LDWA 100 – Training Walk 9 (Finding the Source of the River Yare Part 1)

This was our ninth walk in preparation for the 2021 LDWA 100.

WALK NUMBER: 9 (Finding the Source of the River Yare Part 1)


NUMBER OF NATHAN’S FRIENDS WE “ACCIDENTALLY” BUMP INTO: 1 (might have been someone I knew)

SUFFICIENT BEER CONSUMED: No (all the pubs are shut)

PUBS VISITED: 0 (not through choice)




Above is a photo of the railway lines in Norwich. I had tried to get a photo of a train in, but the bloody thing moved too quickly. I don’t think a career in photography is really for me, unless I specialise in taking photos of train lines.

Anyway, an explanation of our plan. A couple of weeks ago we started our walk to find the source of the River Wensum. The lockdown means that we can’t use public transport or really walk that far from Norwich, so later parts of that expedition (I say expedition as we’ll likely make it one, everyone else would call it a walk) are for the future. Today, we decided to start a similar project to follow the route of the River Yare to its source somewhere near Dereham.

I’ve split the walk from today into two parts, mainly to increase the suspense of the whole thing for anyone reading. As a spoiler, don’t get too excited for part two. Nathan refused to investigate a seemingly mystical water feature which was bubbling (I thought if he put his head in it then he might find a solution to the problem) and neither of us fell over. We did have a couple of incidents in Waitrose (including a moderately embarrassing navigational error), but that might be as exciting as the second part gets. Anyway, let’s focus on the first part of today for now.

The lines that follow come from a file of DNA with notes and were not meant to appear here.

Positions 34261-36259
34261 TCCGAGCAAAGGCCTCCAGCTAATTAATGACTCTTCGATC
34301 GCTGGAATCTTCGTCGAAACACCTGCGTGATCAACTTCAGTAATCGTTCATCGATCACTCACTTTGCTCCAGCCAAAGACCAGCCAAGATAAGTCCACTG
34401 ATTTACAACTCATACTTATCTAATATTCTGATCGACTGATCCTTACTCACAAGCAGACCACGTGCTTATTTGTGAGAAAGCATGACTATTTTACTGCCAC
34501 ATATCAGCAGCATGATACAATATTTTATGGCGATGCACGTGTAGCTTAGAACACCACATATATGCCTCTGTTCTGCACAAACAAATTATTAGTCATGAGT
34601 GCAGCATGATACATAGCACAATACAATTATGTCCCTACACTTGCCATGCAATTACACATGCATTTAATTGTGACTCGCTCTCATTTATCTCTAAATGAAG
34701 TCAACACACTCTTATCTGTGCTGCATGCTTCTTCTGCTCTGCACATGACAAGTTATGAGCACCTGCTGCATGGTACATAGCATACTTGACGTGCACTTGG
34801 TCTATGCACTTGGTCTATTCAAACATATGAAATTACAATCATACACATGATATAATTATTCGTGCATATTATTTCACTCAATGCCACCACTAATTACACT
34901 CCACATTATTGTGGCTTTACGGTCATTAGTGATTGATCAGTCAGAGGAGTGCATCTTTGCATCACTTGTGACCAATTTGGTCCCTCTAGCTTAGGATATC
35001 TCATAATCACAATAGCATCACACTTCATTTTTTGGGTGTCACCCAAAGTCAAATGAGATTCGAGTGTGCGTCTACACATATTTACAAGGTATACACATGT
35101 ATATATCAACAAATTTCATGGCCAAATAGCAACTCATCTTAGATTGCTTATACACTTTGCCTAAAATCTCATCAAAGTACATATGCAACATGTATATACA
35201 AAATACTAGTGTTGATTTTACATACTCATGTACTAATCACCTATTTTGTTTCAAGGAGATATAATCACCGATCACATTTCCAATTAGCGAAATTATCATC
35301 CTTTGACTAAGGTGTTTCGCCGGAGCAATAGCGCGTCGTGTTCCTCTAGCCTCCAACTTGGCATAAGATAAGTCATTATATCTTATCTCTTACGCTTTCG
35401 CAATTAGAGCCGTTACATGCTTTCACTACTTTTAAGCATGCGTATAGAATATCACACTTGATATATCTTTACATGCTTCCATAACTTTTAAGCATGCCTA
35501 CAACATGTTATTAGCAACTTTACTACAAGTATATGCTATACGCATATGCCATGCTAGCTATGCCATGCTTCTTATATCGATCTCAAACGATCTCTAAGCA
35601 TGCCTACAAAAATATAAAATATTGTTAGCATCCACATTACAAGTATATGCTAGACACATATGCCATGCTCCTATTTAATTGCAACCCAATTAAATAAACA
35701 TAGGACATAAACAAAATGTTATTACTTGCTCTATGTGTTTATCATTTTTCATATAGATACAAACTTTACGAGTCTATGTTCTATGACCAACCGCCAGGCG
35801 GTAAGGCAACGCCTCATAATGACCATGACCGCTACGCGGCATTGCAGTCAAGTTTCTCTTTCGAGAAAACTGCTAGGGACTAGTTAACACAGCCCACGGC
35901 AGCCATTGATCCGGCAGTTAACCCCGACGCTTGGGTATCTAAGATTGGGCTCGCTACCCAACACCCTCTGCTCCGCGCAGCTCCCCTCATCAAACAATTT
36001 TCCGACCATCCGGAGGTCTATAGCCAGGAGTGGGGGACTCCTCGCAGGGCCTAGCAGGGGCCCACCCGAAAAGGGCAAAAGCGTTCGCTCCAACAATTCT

For anyone wanting to follow along, we started walking along the river just past Redwell Brewing’s Taproom.

It was a frosty morning and this is the Yare near to where Bev lives (not that near, I don’t want to encourage sightseers to her property) which is in a rather decadent part of Norwich. If anyone does want to know where Bev lives, she’s got a reputation in the village, so just knock on a random door and ask.

This stretch of the River Yare is by Mill House, at Trowse Millgate.

I took a lot of photos today of river scenes, probably too many if I’m being completely honest. Here are some of the frosty ground as I thought that it might look a little mystical. Our policy for the day was to stick as near to the river where we could, although in places that was obviously impossible. We don’t try and stick by the river if there’s a chance of falling into it or being arrested for trespass.

The river splits before Old Lakenham, the River Tas goes off south and the Yare cuts through the village. Above is Mill House on Mansfield Lane in Old Lakenham.

The Cock pub is still abandoned and there have clearly been intrusions inside, so I wonder whether the building can ever re-open as a licensed premises.

This was a stretch of the river where we struggled to stay near to, as buildings in Lakenham are built to the river’s frontage. We went down Sandy Lane and Cooper Lane to try and see a bit of river, but we were conscious that a railway line meant we’d have to backtrack.